So what exactly are 21st century skills? The Partnership for 21st Century Skills, a coalition of some of the top business, education and policy leaders in the U.S., has developed a “framework” to define what they believe to be the core skills necessary to be competitive in the evolving, globalized workplace.

The framework includes four basic skill sets: “Core Subjects and 21st Century Themes”, “Learning and Innovation Skills”, “Information, Media and Technology Skills”, and “Life and Career Skills”. These categories are then broken down into specific skills, such as “Global Awareness”, “Financial Literacy”, “Critical Thinking and Problem Solving”, “Information Literacy”, “Flexibility and Adaptability”, and “Creativity and Innovation”. (Partnership for 21st Century Skills’ Framework for 21st Century Learning)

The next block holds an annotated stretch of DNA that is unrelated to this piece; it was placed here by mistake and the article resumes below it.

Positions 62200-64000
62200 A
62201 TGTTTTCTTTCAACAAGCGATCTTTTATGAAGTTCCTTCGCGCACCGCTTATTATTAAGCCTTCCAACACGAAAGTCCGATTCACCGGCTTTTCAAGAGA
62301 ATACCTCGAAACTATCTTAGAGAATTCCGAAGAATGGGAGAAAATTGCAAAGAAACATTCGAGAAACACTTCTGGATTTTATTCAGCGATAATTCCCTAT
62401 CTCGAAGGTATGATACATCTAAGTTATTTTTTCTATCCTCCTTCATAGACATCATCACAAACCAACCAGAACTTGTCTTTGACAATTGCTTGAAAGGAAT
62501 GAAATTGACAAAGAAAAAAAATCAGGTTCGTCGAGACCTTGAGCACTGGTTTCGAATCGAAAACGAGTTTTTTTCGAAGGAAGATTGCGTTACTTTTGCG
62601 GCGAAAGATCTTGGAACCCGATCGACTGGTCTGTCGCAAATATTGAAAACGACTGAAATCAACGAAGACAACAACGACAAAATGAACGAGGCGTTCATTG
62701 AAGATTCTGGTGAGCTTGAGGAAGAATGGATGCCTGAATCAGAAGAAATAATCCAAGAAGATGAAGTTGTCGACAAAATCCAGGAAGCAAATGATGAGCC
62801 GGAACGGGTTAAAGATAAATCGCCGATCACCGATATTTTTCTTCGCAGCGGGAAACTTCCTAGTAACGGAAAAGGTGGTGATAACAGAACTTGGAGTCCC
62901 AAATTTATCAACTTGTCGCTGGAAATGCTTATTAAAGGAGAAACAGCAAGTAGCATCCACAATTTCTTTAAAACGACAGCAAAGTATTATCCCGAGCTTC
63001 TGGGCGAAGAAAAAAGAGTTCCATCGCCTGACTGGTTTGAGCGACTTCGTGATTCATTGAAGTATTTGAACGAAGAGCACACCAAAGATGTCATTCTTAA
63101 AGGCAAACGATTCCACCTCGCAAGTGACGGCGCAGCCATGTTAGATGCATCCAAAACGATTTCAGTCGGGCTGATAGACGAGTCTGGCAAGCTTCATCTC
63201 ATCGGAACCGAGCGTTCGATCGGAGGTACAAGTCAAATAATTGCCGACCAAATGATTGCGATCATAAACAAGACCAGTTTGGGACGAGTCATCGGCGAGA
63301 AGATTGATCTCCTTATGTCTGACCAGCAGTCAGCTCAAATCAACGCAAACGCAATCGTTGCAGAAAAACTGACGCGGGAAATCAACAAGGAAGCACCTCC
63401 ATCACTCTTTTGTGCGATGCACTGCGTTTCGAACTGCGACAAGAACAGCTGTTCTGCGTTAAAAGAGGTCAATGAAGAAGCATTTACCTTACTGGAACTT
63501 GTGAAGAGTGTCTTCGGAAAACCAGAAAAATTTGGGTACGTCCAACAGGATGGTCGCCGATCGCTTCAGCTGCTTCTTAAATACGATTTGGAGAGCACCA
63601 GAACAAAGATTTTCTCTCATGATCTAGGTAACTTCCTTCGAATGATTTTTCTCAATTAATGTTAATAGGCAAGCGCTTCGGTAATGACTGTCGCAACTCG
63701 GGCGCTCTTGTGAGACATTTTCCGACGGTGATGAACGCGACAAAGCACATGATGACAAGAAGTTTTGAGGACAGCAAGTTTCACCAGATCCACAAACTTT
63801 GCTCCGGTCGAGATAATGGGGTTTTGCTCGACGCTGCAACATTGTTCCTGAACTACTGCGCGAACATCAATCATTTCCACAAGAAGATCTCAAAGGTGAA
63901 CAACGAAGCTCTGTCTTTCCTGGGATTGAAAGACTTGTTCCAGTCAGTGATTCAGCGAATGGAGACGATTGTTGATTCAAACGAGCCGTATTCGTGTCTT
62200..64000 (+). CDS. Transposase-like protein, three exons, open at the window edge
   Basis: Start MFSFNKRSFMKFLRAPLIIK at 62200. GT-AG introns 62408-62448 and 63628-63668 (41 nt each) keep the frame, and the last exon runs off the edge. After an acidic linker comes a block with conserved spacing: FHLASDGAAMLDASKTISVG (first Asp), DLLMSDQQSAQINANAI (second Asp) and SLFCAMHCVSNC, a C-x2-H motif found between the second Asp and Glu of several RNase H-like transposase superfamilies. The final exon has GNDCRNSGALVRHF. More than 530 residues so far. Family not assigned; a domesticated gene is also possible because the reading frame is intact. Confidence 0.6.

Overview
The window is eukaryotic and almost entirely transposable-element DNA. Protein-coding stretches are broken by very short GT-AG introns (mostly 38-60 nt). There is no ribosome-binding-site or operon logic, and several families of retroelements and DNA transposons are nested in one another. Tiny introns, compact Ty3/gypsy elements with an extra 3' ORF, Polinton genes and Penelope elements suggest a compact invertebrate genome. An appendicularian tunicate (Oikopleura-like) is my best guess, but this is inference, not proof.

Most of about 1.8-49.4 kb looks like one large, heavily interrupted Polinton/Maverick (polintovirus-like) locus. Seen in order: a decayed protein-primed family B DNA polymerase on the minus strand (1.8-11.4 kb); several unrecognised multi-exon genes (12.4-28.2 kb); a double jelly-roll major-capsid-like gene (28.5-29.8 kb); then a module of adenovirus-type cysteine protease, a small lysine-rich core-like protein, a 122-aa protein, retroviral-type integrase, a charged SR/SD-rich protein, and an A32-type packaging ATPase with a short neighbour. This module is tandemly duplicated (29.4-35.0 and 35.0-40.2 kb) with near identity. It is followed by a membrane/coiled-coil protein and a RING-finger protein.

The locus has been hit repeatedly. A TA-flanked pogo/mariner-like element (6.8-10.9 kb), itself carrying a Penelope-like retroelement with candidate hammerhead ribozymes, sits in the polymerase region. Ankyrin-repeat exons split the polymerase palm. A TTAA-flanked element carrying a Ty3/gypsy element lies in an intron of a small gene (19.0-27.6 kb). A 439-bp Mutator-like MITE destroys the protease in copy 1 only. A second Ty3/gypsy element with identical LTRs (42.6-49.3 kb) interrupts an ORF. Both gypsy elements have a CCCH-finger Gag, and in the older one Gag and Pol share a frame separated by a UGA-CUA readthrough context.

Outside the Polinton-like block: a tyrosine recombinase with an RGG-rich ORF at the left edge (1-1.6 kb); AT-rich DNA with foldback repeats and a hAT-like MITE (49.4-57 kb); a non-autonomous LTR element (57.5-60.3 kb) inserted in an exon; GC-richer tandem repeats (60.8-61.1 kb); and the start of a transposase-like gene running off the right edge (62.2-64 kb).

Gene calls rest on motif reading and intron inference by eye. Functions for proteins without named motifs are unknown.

21st century skills infographic

It is clear that, though included as part of the broader 21st century skill set, it is simply not enough to rely solely on proficiencies in the traditional trifecta of reading, writing, and arithmetic. To be successful, students do need to have a solid base in these traditional core subjects, but are also expected to translate this learning beyond the classroom into “real world” experiences. In order to encourage this type of growth, students need to de-emphasize the mindset of “knowing all of the answers”, and instead focus more on nurturing problem solving skills and translating those experiences into successful and creative solutions to problems they don’t readily have the solution to.